TAQUARITINGA, Brazil (CNN) -- Brazil's orange harvest is nearing its end as workers in the state of Sao Paulo pluck late-blooming fruit from the trees.
The yellow-green oranges will be shipped off to nearby juice factories and then shipped around the globe. Those exports rake in $2 billion for Brazil, the biggest orange juice exporter in the world, accounting for 85% of global exports.
But now, it is not clear if Brazilian orange juice will be allowed into one of its key markets: the United States.
Last week, the Food and Drug Administration temporarily halted all orange juice imports after low levels of the unapproved fungicide carbendazim were found in some juice shipments from Brazil.
More recently, the FDA said the juice is safe for consumption.
Growers in Sao Paulo say they have been using carbendazim for some 20 years and point out that it is allowed -- in low levels -- across Europe and Latin America. It is also allowed in trace amounts in other food products, like nuts, in the United States.
"We didn't even know that it had been banned in orange juice in the United States in 2009," Marco Antonio dos Santos, a third generation orange grower, told CNN.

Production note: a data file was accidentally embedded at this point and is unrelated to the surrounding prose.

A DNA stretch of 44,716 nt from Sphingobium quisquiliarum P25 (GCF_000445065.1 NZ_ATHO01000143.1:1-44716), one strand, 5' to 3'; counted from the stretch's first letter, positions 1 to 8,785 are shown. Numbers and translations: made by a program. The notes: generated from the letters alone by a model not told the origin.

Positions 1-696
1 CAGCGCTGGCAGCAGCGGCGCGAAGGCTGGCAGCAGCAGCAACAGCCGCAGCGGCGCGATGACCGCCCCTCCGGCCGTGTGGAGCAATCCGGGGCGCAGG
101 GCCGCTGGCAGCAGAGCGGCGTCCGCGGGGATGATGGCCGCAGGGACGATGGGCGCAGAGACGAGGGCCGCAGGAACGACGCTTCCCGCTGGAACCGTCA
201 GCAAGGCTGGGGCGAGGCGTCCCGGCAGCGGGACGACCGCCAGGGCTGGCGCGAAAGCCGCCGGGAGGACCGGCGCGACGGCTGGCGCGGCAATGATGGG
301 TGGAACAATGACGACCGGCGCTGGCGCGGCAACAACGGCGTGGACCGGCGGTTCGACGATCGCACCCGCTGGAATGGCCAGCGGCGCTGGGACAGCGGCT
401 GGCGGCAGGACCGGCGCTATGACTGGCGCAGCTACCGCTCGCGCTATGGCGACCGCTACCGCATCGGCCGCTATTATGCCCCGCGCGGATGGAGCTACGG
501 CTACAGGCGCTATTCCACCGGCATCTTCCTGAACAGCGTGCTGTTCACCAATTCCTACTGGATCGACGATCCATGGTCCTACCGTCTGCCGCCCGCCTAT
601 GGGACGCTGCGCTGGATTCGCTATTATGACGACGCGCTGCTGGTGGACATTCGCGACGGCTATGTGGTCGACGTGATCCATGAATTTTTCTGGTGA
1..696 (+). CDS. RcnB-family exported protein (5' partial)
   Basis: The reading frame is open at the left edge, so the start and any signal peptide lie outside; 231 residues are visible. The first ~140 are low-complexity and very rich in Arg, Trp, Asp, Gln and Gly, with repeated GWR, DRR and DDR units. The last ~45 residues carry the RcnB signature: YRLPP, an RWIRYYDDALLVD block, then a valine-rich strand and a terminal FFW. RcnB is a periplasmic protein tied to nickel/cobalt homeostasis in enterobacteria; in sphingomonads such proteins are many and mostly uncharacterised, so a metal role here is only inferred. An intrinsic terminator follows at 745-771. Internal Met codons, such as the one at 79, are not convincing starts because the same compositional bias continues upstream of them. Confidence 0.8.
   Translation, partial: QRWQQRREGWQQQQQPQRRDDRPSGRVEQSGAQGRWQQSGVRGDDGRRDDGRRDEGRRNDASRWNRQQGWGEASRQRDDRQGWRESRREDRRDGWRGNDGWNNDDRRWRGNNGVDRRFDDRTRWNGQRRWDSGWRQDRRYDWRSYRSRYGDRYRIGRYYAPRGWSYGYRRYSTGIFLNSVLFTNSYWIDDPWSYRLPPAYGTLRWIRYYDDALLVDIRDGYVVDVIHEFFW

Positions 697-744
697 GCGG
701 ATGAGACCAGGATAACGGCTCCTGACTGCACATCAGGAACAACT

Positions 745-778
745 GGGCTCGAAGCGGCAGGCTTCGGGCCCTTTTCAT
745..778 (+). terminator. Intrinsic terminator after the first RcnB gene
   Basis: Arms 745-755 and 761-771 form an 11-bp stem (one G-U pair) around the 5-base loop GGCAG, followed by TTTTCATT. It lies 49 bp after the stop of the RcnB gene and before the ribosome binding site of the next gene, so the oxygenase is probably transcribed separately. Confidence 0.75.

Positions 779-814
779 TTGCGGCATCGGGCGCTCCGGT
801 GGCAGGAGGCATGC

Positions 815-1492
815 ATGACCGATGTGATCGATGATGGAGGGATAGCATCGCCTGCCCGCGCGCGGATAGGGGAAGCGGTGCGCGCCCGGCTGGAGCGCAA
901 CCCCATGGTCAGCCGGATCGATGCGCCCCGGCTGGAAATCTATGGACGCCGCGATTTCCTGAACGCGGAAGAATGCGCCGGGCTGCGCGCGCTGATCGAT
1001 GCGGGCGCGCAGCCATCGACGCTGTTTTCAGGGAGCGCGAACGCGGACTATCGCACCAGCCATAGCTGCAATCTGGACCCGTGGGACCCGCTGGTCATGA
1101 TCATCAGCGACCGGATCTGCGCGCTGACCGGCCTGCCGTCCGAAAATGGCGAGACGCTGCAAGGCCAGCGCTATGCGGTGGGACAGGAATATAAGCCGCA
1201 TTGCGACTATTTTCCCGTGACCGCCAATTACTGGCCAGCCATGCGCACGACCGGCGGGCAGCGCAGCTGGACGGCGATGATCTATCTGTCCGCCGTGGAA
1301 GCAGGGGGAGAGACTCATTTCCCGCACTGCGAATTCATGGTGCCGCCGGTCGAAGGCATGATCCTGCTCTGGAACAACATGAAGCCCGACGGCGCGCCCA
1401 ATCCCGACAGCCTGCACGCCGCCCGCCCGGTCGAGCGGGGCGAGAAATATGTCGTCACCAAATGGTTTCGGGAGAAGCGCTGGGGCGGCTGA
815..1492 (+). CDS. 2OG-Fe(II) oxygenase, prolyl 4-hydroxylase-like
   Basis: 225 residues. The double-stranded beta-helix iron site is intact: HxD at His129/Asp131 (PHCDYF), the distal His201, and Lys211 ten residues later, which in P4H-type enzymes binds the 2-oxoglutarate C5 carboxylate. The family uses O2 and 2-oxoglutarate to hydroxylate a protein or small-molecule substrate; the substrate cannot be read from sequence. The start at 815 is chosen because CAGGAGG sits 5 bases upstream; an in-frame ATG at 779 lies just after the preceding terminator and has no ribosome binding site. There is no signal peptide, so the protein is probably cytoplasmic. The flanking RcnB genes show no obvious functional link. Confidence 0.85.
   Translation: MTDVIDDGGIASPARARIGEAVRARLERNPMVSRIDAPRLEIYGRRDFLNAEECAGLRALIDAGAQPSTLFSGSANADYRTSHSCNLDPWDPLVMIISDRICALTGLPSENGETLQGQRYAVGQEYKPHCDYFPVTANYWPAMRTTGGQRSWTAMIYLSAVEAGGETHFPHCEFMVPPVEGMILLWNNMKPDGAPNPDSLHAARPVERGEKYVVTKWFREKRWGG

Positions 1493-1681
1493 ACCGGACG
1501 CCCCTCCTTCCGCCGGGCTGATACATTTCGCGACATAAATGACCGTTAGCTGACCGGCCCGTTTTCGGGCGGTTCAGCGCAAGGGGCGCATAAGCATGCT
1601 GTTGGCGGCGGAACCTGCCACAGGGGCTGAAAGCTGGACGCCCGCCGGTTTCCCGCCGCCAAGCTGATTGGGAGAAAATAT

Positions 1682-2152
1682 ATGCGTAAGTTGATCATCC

Dos Santos, also the president of the Citrus Department at the Agriculture Ministry, says there are alternatives, however.
In fact, he and other growers already rotate the use of carbendazim with other fungicides and techniques for preventing diseases like black spot, which make the oranges fall from the trees before they are ripe.
He says Brazilian growers don't want to lose the American market, which is their second biggest after Europe. The United States currently buys 15 percent of Brazil's orange juice exports.
"If we have to, we'll eliminate this product completely," he said as he walked, showing off his 60-acre grove. "We want to supply the American market, we don't in any way want to lose it. We can adapt to the American system with other products."
Growers here would take a hit if this latest crop were barred from America. Global orange juice prices would rise, too.
But Dos Santos says producers can adapt quickly and could produce the next crop carbendazim-free if it were necessary.
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